Characterization of Brazilian lager and brown ale beers based on color, phenolic compounds, and antioxidant activity using chemometrics.

Department of Food and Experimental Nutrition, Faculty of Pharmaceutical Sciences, University of São Paulo, Av. Prof. Lineu Prestes, 580, B14, 05508-000, São Paulo, São Paulo, Brazil.
Journal of the Science of Food and Agriculture (Impact Factor: 1.88). 02/2011; 91(3):563-71. DOI: 10.1002/jsfa.4222
Source: PubMed

ABSTRACT Epidemiological studies have shown that beer has positive effects on inhibiting atherosclerosis, decreasing the content of serum low-density lipoprotein cholesterol and triglycerides, by acting as in vivo free radical scavenger. In this research, the antioxidant activity of commercial Brazilian beers (n = 29) was determined by the oxygen radical absorbance capacity (ORAC) and 1,1-diphenyl-2-picrylhydrazyl (DPPH(·) ) assays and results were analyzed by chemometrics.
The brown ale samples (n = 11) presented higher (P < 0.05) flavonoids (124.01 mg L(-1) ), total phenolics (362.22 mg L(-1) ), non-flavonoid phenolics (238.21 mg L(-1) ), lightness (69.48), redness (35.75), yellowness (55.71), color intensity (66.86), hue angle (59.14), color saturation (0.9620), DPPH(·) values (30.96% inhibition), and ORAC values (3, 659.36 µmol Trolox equivalents L(-1) ), compared to lager samples (n = 18). Brown ale beers presented higher antioxidant properties (P < 0.05) measured by ORAC (1.93 times higher) and DPPH (1.65 times higher) compared to lager beer. ORAC values correlated well with the content of flavonoids (r = 0.47; P = 0.01), total phenolic compounds (r = 0.44; P < 0.01) and DPPH (r = 0.67; P < 0.01). DPPH values also correlated well to the content of flavonoids (r = 0.69; P < 0.01), total phenolic compounds (r = 0.60; P < 0.01), and non-flavonoid compounds (r = 0.46; P = 0.01).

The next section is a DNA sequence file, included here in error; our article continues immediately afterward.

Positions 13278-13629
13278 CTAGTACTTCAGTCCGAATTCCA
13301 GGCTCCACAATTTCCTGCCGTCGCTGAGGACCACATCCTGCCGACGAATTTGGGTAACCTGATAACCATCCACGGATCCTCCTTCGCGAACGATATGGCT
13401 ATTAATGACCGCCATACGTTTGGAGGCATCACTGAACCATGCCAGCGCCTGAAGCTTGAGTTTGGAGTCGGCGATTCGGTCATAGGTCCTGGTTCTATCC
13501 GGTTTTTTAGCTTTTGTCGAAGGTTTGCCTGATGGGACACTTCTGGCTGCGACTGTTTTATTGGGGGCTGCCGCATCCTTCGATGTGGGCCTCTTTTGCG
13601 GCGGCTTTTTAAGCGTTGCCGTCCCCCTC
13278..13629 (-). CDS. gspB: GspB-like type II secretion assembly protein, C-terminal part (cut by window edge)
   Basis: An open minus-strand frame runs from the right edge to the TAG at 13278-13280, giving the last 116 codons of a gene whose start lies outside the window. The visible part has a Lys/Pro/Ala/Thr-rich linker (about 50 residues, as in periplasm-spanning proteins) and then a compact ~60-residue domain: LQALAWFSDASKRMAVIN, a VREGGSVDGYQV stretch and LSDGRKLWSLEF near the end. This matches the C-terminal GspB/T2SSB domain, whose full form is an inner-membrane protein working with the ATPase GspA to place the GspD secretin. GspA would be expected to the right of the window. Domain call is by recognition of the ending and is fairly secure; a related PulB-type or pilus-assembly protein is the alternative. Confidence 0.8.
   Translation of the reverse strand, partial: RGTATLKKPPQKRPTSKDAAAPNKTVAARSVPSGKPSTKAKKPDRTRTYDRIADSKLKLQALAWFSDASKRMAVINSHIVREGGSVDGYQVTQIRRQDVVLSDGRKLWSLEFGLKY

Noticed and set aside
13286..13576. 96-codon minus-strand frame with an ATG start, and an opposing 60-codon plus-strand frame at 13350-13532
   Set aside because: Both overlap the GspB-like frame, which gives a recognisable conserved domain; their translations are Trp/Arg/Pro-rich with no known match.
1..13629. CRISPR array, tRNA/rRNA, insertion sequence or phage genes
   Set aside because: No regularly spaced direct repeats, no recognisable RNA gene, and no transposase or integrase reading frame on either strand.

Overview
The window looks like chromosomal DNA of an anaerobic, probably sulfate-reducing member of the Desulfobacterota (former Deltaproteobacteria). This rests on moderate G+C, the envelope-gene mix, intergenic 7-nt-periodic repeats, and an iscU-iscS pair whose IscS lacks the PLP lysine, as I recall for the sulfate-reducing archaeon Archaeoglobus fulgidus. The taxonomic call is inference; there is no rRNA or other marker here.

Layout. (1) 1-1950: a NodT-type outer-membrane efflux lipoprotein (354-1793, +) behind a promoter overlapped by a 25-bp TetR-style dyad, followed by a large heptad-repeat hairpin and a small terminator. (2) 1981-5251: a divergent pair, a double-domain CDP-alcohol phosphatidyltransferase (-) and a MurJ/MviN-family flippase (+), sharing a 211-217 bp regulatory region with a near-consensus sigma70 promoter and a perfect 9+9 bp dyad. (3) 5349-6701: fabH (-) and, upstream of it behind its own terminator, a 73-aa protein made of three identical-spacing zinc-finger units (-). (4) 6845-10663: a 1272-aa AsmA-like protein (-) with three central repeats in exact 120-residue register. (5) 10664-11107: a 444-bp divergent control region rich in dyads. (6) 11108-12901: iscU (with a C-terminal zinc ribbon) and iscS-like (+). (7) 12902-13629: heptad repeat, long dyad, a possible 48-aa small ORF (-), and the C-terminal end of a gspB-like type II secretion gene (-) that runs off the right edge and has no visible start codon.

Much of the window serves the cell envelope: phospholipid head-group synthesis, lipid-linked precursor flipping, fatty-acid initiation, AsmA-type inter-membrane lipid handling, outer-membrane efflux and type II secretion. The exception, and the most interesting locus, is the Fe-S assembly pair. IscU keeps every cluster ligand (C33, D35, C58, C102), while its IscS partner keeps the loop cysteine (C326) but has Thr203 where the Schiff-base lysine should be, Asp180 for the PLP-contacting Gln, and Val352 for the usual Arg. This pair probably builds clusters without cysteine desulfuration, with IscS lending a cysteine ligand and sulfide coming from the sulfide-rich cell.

The results suggest that brown ale beers, and less significantly lager beers, could be sources of bioactive compounds with suitable free radical scavenging properties.

  • [Show abstract] [Hide abstract]
    ABSTRACT: Classification of wine represents a multi-criteria decision-making problem characterized by great complexity, non-linearity and lack of objective information regarding the quality of the desired final product. Volatile compounds of wines elaborated from four Galician (NW Spain) autochthonous white Vitis vinifera from four consecutive vintages were analysed by gas chromatography (FID, FPD and MS detectors), and several aroma compounds were used for correctly classifying autochthonous white grape varieties (Albariño, Treixadura, Loureira and Dona Branca). The objective of the work is twofold: to find a classification model able to precisely differentiate between existing grape varieties (i.e. assuring the authenticity), and to assess the discriminatory power of different family compounds over well-known classifiers (i.e. guaranteeing the typicality). From the experiments carried out, and given the fact that Principal Component Analysis (PCA) was not able to accurately separate all the wine varieties, this work investigates the suitability of applying different machine learning (ML) techniques (i.e.: Support Vector Machines, Random Forests, MultiLayer Perceptron, k-Nearest Neighbour and Naïve Bayes) for classification purposes. Perfect classification accuracy is obtained by the Random Forest algorithm, whilst the other alternatives achieved promising results using only part of the available information.